A popular image of teachers as experts sharing their knowledge meshes neatly with the notion that teachers are clerks conveying the expertise of others: in each case, teaching is the mechanical and direct transmission of information and knowledge from the smart ones into the upturned heads of the passive and less smart ones. We must simply tell teachers: here is the literary canon; here is the truth of history; here is the skill of reading. Teaching is the efficient delivery of bundles of “teacher proof” knowledge called curriculum, and one person can deliver it as well as anyone else.
This view of teaching as a simple transaction in which the wise transmit knowledge to the ignorant has led agencies and organizations on a determined search to find innovative ways to recruit young folks and move them quickly from college graduation into brief tours of duty in troubled classrooms. Fast-track teacher-preparation initiatives have proliferated across the country in a wide range of programs geared to attracting college graduates to teaching. …
Dilettantes and tourists will not solve the problems of public schools. It will take a deeper level of respect and engagement. In reality, problems in a democracy are best solved by more — not less — participation, as well as deeper and longer-term commitments, not drop-in charity. And the people with the problems are also the people who have the solutions. It takes a deeper level of engagement and struggle to unlock and build lasting results. …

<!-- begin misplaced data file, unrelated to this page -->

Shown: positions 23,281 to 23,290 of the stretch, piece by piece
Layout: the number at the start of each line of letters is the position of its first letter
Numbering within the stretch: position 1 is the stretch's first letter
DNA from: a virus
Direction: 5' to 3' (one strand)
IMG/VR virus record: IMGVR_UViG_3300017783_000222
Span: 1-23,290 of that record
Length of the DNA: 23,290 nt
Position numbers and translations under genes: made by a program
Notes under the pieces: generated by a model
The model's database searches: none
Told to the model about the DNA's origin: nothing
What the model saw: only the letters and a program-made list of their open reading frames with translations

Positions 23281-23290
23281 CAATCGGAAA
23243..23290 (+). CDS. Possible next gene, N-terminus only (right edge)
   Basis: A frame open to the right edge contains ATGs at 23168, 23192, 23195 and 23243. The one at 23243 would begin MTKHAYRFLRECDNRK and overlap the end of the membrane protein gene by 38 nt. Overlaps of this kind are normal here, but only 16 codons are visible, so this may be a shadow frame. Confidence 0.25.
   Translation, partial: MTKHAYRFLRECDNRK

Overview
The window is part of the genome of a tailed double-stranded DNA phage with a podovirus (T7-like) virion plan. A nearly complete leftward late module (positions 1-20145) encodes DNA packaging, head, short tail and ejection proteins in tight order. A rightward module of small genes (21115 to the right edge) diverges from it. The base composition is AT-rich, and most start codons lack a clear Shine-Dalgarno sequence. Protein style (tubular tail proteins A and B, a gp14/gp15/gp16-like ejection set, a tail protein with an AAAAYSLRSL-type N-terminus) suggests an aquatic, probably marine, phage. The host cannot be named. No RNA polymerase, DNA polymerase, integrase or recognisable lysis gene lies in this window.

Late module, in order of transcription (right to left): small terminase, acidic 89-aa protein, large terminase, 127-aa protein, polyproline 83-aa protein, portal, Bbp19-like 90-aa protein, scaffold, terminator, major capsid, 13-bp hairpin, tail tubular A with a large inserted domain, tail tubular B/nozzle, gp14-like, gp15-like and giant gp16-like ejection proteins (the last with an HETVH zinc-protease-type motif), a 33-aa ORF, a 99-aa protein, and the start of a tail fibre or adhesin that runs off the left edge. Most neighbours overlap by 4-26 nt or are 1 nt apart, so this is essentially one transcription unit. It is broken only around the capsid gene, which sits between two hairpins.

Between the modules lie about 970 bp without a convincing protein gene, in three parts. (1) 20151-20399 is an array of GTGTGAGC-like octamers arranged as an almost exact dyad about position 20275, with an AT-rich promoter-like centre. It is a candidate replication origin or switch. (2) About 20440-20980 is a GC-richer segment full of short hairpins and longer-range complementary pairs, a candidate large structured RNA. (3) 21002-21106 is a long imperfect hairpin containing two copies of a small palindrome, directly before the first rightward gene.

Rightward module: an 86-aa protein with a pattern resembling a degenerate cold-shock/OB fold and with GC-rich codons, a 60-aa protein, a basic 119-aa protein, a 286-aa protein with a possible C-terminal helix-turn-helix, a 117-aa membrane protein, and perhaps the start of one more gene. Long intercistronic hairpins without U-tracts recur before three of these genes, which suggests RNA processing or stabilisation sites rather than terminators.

The one thing that characterizes a solid, effective teacher is a commitment not only to the subject matter but also to motivating students, even discouraged or resistant students, to learn. If a teacher drops that responsibility and decides to ”just teach” the material and fail those who don’t step up and succeed, he has an easy job. But good teachers, and most teachers, claw and agonize and struggle through the weeks and months because they are determined to turn on and engage all students.
–Excerpted from “You Can’t Fire the Bad Ones!” And 18 Other Myths about Teachers, Teachers Unions, and Public Education by William Ayers, Crystal Laura, and Rick Ayers (Beacon Press, 2018). Reprinted with permission from Beacon Press.